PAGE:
LETTERS received from New-Herrnhut, dated June and August, 1821, mention, that the health of the missionaries on that station continued favourable; while the prevalence of damp weather, during the months of June and July, had occasioned dangerous colds among the Greenlanders, which had interrupted the activity of the missionaries, during the seven most auspicious weeks of the summer season, and in the sequel greatly augmented their labours. The spiritual state of the Greenland congregation was more encouraging and hopeful, than before; divine worship was very numerously attended throughout the winter, the communicants walked worthily of their profession, the young people were more attentive to the things belonging to their peace, and the children were in a better state of subordination. The indifference of ten persons, who had been excluded, was a solitary cause of regret. From the date of the accounts of last year down to the above period, six persons had been received as members of the congregation ; eight admitted to the Lord's table; and five heathen, who had removed to New Herrnhut two years ago, were baptised. The congregation consist. ed of 362 souls, of which number, 168 were communicants. The winter had been uncommonly mild; the cold never exceeding 15} degrees below 0, by Reaumur's thermometer, and the Greenlanders suffered no want of provisions. On the 27th of February, they had a severe storm, resembling a tornado. One hundred years have elapsed, since the worthy Danish Missionary commenced the Greenland mission; a jubilee has been appointed by the Danish government, to be celebrated on the 16th Sunday after Trinity, whereof notice has been sent to all the settlements of the Danish and United Brethren's missions.
CHARACTER OF POMARE.
MR. NOTT, one of the Missionaries at Tahiti, in a letter to a relation, (Mr. Turner), in London, referring to the death of king Pomare, says, “ He was a prince who never had an equal in these islands; the friend of all foreigners, and the protector of the Missionaries. In knowledge of every kind he was among his country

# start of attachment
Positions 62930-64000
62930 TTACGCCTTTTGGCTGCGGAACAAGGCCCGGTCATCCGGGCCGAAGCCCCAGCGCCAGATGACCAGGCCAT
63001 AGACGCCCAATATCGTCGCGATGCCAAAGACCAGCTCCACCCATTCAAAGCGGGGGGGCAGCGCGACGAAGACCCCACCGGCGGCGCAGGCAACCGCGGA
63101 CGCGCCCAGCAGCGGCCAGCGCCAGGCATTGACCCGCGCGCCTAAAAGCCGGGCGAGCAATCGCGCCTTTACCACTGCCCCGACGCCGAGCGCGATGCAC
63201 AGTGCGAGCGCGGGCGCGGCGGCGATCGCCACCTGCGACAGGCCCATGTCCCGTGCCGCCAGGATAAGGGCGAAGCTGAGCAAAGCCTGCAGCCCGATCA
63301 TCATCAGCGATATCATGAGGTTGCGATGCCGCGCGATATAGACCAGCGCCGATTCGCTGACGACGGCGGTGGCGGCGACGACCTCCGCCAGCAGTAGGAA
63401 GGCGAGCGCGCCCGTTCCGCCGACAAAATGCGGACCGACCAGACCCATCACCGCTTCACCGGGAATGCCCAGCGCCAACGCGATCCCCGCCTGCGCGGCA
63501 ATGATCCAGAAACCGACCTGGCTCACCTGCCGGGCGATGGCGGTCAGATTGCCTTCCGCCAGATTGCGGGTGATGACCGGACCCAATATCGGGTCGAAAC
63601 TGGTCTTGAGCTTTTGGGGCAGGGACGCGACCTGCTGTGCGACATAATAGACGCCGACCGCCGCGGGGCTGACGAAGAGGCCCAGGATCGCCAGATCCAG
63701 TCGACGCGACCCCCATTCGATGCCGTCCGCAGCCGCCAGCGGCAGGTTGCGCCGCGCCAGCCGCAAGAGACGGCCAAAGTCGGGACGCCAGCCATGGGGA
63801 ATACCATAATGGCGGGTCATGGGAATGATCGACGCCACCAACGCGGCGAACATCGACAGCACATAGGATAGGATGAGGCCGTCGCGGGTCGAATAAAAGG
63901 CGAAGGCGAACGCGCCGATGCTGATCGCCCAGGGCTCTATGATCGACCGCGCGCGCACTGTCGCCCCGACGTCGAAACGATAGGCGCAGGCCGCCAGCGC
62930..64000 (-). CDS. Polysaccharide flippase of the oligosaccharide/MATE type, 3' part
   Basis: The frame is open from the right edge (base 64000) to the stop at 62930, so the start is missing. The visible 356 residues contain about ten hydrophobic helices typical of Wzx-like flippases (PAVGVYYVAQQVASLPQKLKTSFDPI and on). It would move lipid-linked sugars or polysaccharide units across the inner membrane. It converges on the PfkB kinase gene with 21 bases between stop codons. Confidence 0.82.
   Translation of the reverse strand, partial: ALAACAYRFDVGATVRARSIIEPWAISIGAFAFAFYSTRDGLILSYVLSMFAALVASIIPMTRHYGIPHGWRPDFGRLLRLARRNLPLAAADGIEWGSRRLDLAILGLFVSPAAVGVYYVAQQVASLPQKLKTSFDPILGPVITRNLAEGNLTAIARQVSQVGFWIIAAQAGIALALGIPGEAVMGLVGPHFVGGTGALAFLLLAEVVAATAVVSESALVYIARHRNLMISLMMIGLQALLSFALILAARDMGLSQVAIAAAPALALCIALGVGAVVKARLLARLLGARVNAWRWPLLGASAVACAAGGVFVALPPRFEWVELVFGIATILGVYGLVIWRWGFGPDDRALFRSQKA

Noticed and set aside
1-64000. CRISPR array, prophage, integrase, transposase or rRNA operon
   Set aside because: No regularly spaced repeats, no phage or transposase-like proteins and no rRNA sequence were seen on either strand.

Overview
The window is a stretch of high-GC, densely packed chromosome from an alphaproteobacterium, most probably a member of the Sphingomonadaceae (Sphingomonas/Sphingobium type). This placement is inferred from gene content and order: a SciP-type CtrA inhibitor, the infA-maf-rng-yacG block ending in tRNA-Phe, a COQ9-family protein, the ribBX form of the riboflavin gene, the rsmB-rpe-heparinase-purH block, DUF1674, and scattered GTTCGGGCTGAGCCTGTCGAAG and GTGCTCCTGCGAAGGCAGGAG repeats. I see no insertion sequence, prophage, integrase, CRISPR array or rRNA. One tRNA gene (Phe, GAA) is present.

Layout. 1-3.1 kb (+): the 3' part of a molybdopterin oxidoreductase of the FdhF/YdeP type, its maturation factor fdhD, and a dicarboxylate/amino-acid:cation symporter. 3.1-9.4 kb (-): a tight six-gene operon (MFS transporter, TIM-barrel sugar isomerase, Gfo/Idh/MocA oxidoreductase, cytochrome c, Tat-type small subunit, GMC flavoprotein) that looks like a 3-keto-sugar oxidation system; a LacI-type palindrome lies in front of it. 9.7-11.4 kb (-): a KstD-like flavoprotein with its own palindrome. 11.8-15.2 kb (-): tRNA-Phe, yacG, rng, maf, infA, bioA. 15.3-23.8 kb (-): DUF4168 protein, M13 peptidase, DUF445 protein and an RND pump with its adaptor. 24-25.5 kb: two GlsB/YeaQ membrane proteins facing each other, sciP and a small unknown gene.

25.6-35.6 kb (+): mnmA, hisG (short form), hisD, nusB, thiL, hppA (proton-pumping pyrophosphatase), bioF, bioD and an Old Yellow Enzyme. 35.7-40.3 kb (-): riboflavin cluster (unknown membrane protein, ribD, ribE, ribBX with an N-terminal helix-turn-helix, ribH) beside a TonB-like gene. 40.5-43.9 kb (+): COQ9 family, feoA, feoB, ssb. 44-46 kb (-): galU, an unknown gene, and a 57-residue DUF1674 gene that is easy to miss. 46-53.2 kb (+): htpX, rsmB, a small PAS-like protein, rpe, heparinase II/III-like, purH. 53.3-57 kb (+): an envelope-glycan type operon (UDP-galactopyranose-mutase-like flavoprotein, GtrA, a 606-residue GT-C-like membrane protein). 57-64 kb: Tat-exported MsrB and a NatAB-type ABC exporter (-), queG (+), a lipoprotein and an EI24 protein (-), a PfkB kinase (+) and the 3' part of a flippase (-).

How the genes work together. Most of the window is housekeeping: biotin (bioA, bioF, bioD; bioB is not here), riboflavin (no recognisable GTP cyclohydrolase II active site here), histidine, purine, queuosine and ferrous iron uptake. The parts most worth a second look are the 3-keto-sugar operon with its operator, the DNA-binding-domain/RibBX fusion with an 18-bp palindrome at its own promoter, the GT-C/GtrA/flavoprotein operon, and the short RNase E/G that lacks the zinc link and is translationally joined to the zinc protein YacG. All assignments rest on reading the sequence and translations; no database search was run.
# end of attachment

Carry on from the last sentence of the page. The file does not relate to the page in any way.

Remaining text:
men unrivalled. Had he enjoyed the advantages of education, he would have attained to as high a degree of eminence as some of the greatest men have reached; and, with respect to myself, I have in his death sustained an irreparable loss, as he was so valuable an assistant in the work of translation.”
Extract of a Letter from Mr. Kendall to the Rev. Dr. Waugh, Nov. 25, 1821.
THE longer I am among the New Zealanders the more I am convinced that they sprung originally either from Assyria or Egypt. The god Pan is universally acknowledged. The overflowings of the river Nile, and the fertility of the country in consequence are evidently alluded to in their traditions; and I also think the Argonautic expidition, Pan's crook, Pan's pipes, and Pan's office in making the earth fertile, are mentioned in their themes. “ In that day shall Israel be the third with Egypt and with Assyria, even a blessing in the midst of the land : when the Lord of Hosts shall bless, saying, Blessed be Egypt my people, and Assyria the work of my hands, and Israel mine inheritance." Query. Are not the Malays and the whole of the South Sea Islanders, Egyptians ? Is not o hina, or Hina, the ancient queen of heaven?
ESTABLISHMENT OF A PRESS AT MALTA.
LETTERS bave recently come to hand from Mr. Fisk and Mr. Temple, dated at Malta, in July. They bring the pleasing intelligence, that the Governor had given permission to put the mission press in operation, and to print tracts, &c. in different languages, for distribution. Several tracts in Italian and Modern Greek were already prepared; and the missionaries were only waiting for types, which had been ordered from France. Mr. Fisk urges a reinforvement of that mission. He probably left Malta in September, on an exploring tour. The pious friends of that mission, in Malta, think they discover a peculiar interposition of Providence in its behalf. Fields of immediate usefulness are opened, much beyond their expectation.